The Workhorse of Keynesian Macroeconomics

1937 Sir John Hicks, a British economist, introduces the IS-LM model, the workhorse of macroeconomics.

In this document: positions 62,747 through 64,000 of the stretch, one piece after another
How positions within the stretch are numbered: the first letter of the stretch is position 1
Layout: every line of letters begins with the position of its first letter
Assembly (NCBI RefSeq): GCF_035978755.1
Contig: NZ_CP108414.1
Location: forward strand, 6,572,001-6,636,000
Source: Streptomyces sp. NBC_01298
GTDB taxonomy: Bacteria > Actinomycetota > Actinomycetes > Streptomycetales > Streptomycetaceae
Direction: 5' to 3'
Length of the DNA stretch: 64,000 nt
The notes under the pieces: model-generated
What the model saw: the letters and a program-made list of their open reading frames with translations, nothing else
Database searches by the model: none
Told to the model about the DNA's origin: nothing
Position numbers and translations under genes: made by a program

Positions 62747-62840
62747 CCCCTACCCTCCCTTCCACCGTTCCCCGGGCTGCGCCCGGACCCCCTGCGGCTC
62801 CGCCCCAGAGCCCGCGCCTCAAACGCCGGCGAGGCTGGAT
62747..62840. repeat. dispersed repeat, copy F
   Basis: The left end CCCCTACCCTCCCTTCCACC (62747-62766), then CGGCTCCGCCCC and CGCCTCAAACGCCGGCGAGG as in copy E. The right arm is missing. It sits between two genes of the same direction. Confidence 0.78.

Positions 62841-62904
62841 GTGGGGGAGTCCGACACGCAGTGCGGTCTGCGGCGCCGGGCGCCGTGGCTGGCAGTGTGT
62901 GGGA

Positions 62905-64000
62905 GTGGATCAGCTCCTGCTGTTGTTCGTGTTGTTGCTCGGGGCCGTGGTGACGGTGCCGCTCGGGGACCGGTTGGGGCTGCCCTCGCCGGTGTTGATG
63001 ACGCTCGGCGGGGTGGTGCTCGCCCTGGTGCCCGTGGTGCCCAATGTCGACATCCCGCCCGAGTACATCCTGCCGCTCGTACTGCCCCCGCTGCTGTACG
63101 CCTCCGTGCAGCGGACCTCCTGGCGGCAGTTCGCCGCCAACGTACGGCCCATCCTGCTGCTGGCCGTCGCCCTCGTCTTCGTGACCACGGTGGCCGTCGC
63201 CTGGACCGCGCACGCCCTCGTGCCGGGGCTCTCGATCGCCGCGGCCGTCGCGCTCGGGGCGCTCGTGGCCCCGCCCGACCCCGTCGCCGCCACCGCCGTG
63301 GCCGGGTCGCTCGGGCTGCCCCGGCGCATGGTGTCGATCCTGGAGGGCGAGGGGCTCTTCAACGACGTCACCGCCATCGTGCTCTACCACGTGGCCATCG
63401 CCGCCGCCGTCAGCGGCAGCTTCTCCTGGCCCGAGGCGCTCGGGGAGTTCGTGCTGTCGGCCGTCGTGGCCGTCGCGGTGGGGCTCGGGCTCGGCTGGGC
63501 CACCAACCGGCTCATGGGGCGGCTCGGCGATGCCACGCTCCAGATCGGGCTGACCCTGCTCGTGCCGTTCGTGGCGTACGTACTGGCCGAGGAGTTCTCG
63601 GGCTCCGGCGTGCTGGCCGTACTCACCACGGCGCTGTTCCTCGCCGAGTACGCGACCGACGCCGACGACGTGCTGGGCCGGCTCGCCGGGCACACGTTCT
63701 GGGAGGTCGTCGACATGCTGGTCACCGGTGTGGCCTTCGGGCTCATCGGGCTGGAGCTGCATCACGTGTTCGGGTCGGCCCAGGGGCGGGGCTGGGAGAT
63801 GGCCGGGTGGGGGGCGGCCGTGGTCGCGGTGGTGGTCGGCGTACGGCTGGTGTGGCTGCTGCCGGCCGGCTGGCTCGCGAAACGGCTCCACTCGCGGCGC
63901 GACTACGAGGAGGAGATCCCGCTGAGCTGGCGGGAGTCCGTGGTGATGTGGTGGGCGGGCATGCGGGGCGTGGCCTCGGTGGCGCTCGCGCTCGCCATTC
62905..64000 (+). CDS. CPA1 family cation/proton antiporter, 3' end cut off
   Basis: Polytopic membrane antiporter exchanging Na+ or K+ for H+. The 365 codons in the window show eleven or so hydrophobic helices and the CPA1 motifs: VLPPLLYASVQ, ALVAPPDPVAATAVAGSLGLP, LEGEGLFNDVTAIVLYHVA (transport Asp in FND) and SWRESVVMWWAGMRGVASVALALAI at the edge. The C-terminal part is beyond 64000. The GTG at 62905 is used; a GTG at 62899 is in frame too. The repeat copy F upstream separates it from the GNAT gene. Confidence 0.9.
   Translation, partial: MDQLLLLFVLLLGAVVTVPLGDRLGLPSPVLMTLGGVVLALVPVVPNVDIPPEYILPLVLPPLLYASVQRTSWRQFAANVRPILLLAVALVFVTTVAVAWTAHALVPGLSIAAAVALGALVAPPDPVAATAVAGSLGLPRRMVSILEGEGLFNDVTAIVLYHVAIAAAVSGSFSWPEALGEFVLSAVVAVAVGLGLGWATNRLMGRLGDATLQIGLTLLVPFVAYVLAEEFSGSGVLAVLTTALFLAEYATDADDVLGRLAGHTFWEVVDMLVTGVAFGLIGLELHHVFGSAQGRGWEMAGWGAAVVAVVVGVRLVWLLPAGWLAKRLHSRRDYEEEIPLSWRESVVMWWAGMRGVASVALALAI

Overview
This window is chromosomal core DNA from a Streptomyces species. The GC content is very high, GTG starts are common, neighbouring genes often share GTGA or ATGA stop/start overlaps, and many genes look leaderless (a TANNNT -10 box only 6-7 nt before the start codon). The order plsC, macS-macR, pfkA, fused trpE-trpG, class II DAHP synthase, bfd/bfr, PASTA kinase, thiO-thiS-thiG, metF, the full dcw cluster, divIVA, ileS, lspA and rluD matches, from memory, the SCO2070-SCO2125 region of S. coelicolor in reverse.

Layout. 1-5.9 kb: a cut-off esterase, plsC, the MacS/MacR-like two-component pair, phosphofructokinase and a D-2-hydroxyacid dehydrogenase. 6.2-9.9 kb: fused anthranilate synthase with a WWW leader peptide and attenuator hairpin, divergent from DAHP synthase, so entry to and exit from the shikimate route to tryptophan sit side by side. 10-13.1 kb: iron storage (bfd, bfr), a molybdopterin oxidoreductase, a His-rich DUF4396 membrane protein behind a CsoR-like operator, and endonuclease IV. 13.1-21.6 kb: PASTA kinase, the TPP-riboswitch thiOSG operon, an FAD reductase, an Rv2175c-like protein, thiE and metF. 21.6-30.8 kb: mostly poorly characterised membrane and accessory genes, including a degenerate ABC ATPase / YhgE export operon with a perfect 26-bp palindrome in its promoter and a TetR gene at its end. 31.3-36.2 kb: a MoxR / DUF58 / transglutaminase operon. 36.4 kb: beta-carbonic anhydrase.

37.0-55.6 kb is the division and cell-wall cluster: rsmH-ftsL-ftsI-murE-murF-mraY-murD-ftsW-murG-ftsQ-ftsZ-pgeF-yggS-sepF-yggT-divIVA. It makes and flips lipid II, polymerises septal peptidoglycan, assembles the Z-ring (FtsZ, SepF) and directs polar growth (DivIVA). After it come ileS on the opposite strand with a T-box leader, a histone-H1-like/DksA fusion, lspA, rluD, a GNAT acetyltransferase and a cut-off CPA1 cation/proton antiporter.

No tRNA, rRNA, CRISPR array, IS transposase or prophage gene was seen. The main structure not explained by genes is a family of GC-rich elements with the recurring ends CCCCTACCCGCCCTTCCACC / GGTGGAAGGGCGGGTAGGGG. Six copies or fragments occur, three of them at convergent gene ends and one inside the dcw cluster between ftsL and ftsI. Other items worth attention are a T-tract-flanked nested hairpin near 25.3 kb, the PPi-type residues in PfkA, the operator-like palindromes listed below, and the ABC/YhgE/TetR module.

IS-LM (investment-savings, liquidity-money) is an explanation of the Keynesian view of how an economy works. The economy is in equilibrium at the intersection of the IS line and the LM line. At that level of interest rates and gross domestic product, the supply and demand for savings (IS) is in balance, and so is the supply and demand for money (LM). If there’s pessimism about growth, the IS line shifts to the left and the equilibrium interest rate falls. But if the IS line shifts too far left, even a zero-interest rate isn’t low enough to stimulate economic growth. That’s a “liquidity trap.” At that point, conventional monetary policy is, in a classic description, as useless as attaching a string to an anvil and pushing on the string.

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